Derby comes down from its high horse
The event sheds its elite bent and woos middle-class crowd with cheaper tickets, reports Kiran Wadhwa.india Updated: Feb 05, 2007 15:20 IST
The whiff of Chanel No. 5 coexisted with the Rexonas and El Pasos at the Mahalakshmi Race Course of Sunday. You could literally smell the changed times in the air.
“Earlier, the Indian Derby was class, now it is crass,” was Bunny Khattau’s reaction to the multitude that stormed the Derby this year. A veteran at the Derby for 56 years, Khattau remembered it as a place for the maharajas.
In a sort of coup on an exclusively upper-crust affair, the event has consciously and palpably shed snobbery to accommodate the masses.
|Left: Dressed up spectators. Right: Liquor baron Vijay Mallya.|
So, the McDowell India Derby threw open its carved doors to the hoi polloi. With a registration fee of Rs 250 for the VIP stands and Rs 30 for regular stands, the race course witnessed a staggering 27,000 people this year. This is approximately 10 per cent more than last year.
Making the Derby accessible was a calculated move. “To popularise a sport, it is necessary to broad-base it and involve greater participation from all walks of life. With rising aspirations of all sections of society, the Derby too should be made accessible. We included several activities and allowed children to make it a family weekend rather than a betting sport,” said Alok Gupta, Assistant Vice President, Marketing, United Spirits.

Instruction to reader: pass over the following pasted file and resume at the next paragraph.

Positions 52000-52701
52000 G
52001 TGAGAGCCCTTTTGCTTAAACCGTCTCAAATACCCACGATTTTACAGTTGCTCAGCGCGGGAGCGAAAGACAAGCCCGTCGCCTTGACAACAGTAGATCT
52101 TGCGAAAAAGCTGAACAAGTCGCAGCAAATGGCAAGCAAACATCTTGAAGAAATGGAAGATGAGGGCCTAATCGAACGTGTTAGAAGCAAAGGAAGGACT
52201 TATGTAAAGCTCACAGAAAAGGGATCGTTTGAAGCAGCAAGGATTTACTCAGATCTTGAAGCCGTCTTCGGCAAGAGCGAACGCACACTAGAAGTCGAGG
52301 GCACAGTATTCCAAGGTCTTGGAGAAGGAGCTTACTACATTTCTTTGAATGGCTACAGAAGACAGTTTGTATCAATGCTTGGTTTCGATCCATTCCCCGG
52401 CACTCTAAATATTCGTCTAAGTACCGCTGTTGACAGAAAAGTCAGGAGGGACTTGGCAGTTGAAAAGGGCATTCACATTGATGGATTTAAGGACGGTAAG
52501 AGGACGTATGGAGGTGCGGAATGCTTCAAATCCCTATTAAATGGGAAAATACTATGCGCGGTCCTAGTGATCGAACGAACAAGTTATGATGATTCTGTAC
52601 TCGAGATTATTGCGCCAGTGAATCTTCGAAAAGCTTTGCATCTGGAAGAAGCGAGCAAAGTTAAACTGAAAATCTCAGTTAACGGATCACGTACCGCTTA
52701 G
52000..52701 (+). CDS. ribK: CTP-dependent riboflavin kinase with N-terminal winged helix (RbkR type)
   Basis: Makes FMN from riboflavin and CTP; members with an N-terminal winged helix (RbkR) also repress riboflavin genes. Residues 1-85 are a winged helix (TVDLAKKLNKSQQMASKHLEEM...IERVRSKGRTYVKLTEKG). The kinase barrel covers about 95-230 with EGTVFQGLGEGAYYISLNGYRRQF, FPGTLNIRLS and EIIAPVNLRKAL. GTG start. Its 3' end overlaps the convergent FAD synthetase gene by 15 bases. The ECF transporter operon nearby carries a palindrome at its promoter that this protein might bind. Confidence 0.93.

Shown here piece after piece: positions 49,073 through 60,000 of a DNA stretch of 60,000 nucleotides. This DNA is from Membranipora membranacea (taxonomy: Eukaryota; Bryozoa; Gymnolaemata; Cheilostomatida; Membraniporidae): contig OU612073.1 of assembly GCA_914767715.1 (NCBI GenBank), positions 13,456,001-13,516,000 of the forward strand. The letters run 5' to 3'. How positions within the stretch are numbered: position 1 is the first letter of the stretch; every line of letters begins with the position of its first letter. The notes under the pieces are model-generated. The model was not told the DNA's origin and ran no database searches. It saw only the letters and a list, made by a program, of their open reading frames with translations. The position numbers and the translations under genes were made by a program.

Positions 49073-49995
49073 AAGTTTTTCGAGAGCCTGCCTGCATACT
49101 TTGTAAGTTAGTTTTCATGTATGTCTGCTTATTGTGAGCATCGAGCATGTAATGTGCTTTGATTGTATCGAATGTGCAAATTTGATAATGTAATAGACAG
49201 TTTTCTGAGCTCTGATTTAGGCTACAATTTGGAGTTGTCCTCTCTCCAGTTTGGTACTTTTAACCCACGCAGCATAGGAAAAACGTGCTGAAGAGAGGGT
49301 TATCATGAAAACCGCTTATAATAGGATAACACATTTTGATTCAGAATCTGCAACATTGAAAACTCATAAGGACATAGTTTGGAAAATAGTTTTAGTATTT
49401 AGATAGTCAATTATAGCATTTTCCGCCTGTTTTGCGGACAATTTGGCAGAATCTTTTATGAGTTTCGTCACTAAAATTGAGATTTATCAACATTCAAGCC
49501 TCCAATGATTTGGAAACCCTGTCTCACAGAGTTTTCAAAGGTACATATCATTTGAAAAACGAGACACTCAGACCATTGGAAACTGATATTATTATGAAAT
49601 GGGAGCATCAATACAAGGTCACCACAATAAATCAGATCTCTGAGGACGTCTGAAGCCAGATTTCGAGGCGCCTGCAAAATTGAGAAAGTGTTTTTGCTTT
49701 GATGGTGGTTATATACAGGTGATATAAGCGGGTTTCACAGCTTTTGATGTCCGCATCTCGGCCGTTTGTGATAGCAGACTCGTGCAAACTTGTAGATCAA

Even others agreed it was a healthy beginning to popularise the sport. “It is terrific to have so many people here and such enthusiasm,” said Dinesh Visariya (name changed), a regular at the races since 1963, adding, “While the old days had their own charm, lots of people participating makes the experience better.
So as the rich sauntered around with their beers and boots, ordinary people also placed reasonably high bets. B.M. Irani, a seller at the betting stall in the regular stands, was amazed at the betting sums. “Even the poorest of the lot are not betting less than Rs 100. They are placing bets only on wins (the first place) and not on the safer option of the first three or four places,” she said.
Another reason for the high turnout was loads of first-timers. Bookmakers’ stalls, much to their chagrin, were swamped with first-timers. Harshal Dhenesha, too, was a first-timer trying to figure things out. Eight-months pregnant Dhenesha decided to let her baby hear galloping horses. “I came here to check out the scene. I won’t bet too much, it’s more for the fun of it,” she said.
The betting amount went up substantially to Rs 2.44 crore this year from Rs 1.93 crore last year. “The trend is changing. Horse racing is no more a sport for the elite. We have tried to pull in all sections with better promotions, a relaxed dress code and attractive prizes like a Mercedes Benz,” said Vivek Jain, Chairman, The Steward and Marketing.
Meanwhile, race course veteran Khattau continued to lament the loss of class even among the rich who come to the Derby today, “wearing the best brands but littering everywhere”.